Cape Town - The Twelve Apostles Hotel and Spa in Camps Bay has denied race had anything to do with a family’s unpleasant experience at the upmarket restaurant, saying an “administrative error” was to blame.
It’s been almost two weeks since Tumi Mpofu dined at The Twelve Apostles where she claimed she and her family were belittled by the staff because they were black.
“It’s not about me being an unhappy customer, it’s about me being a hurt human being,” she said over the phone on Monday.
The hotel management said complications with the family’s booking were down to an administrative error, categorically denying any racist treatment. But she isn’t happy with this explanation.
“No… the treatment we received was just bad, we were made to feel like we were not meant to be in that space, that is not human error.”
On December 27, Mpofu’s husband travelled from KwaZulu-Natal and she wanted to do something nice.
“I called Twelve Apostles and booked a table for six. Everything was going well until I told them my name and then suddenly there wasn’t a table available for me.”
That’s when she roped in Martina Dahlmanns, her “white friend”, to make the same booking but under her own name.
“When she did it there wasn’t an issue.
“I felt appalled, I felt like I didn’t even want to go. But part of me was thinking, what if I’m wrong? What if it was just a misunderstanding?”
However, when Mpofu, 28, and her family arrived, it was clear she had been right, she said. There was no record of the booking.
“They were condescending with me… When we argued with them, they told us to lower our voices because there were other guests eating.”
She decided to get Dahlmanns on the phone again to speak to the restaurant staff. Immediately the tone changed to one of gentleness and understanding.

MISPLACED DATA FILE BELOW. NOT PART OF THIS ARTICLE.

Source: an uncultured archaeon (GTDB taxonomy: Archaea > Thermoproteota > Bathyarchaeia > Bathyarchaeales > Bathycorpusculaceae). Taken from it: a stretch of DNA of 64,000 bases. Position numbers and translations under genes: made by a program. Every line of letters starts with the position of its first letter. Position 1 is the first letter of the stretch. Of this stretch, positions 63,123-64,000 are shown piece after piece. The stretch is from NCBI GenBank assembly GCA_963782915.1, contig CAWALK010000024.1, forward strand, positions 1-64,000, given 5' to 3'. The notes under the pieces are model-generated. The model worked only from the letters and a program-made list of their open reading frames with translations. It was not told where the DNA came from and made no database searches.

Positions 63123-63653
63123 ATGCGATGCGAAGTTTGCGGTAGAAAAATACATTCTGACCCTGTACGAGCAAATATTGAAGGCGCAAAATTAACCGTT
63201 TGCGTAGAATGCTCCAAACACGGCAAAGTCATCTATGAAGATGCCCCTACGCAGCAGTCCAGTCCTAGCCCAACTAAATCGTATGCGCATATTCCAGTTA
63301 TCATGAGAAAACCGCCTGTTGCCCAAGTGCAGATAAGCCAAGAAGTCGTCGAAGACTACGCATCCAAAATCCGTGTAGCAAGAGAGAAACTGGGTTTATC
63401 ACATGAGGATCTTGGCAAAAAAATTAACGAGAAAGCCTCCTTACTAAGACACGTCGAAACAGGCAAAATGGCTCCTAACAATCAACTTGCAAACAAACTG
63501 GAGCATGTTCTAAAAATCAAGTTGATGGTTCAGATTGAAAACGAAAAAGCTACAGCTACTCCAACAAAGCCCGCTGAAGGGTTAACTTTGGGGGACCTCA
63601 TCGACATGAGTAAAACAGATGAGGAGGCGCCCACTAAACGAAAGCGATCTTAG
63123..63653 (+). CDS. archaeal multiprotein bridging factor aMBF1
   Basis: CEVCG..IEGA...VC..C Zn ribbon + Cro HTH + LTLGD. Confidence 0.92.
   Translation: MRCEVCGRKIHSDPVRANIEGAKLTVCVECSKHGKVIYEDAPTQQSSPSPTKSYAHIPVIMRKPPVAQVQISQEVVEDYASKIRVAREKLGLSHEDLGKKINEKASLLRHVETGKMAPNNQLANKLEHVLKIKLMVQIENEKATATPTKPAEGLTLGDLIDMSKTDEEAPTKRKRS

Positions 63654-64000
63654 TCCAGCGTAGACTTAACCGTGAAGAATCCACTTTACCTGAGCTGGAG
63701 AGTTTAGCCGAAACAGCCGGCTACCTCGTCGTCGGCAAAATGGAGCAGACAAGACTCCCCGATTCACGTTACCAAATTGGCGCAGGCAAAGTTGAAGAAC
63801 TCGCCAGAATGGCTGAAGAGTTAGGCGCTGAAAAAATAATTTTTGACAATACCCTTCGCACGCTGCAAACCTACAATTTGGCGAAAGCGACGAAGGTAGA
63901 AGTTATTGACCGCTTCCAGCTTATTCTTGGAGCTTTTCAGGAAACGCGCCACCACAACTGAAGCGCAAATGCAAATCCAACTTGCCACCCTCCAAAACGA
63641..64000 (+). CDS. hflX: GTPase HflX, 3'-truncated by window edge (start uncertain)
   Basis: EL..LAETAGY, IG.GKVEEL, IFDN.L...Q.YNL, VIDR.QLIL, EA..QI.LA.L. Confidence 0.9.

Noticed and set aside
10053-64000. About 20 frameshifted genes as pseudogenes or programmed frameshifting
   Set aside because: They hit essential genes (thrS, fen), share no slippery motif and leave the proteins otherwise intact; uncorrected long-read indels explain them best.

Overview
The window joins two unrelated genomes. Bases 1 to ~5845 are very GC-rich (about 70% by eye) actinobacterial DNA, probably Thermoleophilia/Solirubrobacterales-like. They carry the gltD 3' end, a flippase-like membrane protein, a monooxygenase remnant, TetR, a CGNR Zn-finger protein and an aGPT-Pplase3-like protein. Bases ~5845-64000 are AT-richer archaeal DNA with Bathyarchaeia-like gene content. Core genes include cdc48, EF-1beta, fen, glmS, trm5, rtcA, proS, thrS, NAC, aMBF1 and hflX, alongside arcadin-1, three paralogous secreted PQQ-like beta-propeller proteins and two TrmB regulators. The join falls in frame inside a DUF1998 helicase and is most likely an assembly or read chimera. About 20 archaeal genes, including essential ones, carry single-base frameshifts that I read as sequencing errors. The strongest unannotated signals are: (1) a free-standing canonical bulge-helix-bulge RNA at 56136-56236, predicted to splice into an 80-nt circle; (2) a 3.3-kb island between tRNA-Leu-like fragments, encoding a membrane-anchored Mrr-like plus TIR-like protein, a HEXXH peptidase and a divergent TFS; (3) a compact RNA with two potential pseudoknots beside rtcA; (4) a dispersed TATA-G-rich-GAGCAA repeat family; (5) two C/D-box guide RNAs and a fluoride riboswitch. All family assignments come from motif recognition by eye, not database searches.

They were offered a table inside the private dining room, but Mpofu felt they were being placed out of sight of the other diners, who “were all white”. Eventually they were given a table in the restaurant.
“But we felt like we weren’t wanted.”
She said management at the hotel had since invited her back for a proper experience.
The hotel has denied any racist treatment and blamed any complications on an administrative error. In a press statement, the hotel said the festive season was a busy period when many bookings were made for hotel rooms, the restaurant and the spa.
“As is the case in many leading hotels and restaurants across the world, challenges occur when bookings aren’t confirmed, there are last minute cancellations, unscheduled, or bookings made in error,” wrote general manager Michael Nel.
“Still, when such problems occur, the staff of The Twelve Apostles go out of their way to find a solution to ensure guest satisfaction.”
When it was clear Mpofu’s booking had not been recorded, the plan was to open up the private dining room, said Nel.
“The guests declined this offer, preferring to remain in the restaurant for dinner. At that point we received a cancellation… and the assistant manager managed to accommodate the party of six on this now vacant table, where they then stayed for dinner.”
Nel wrote: “We must categorically state that The Twelve Apostles Hotel and Spa, and the owners who are proud South African themselves, have zero tolerance when it comes to prejudice of any kind, be it racism or any other form of discrimination.”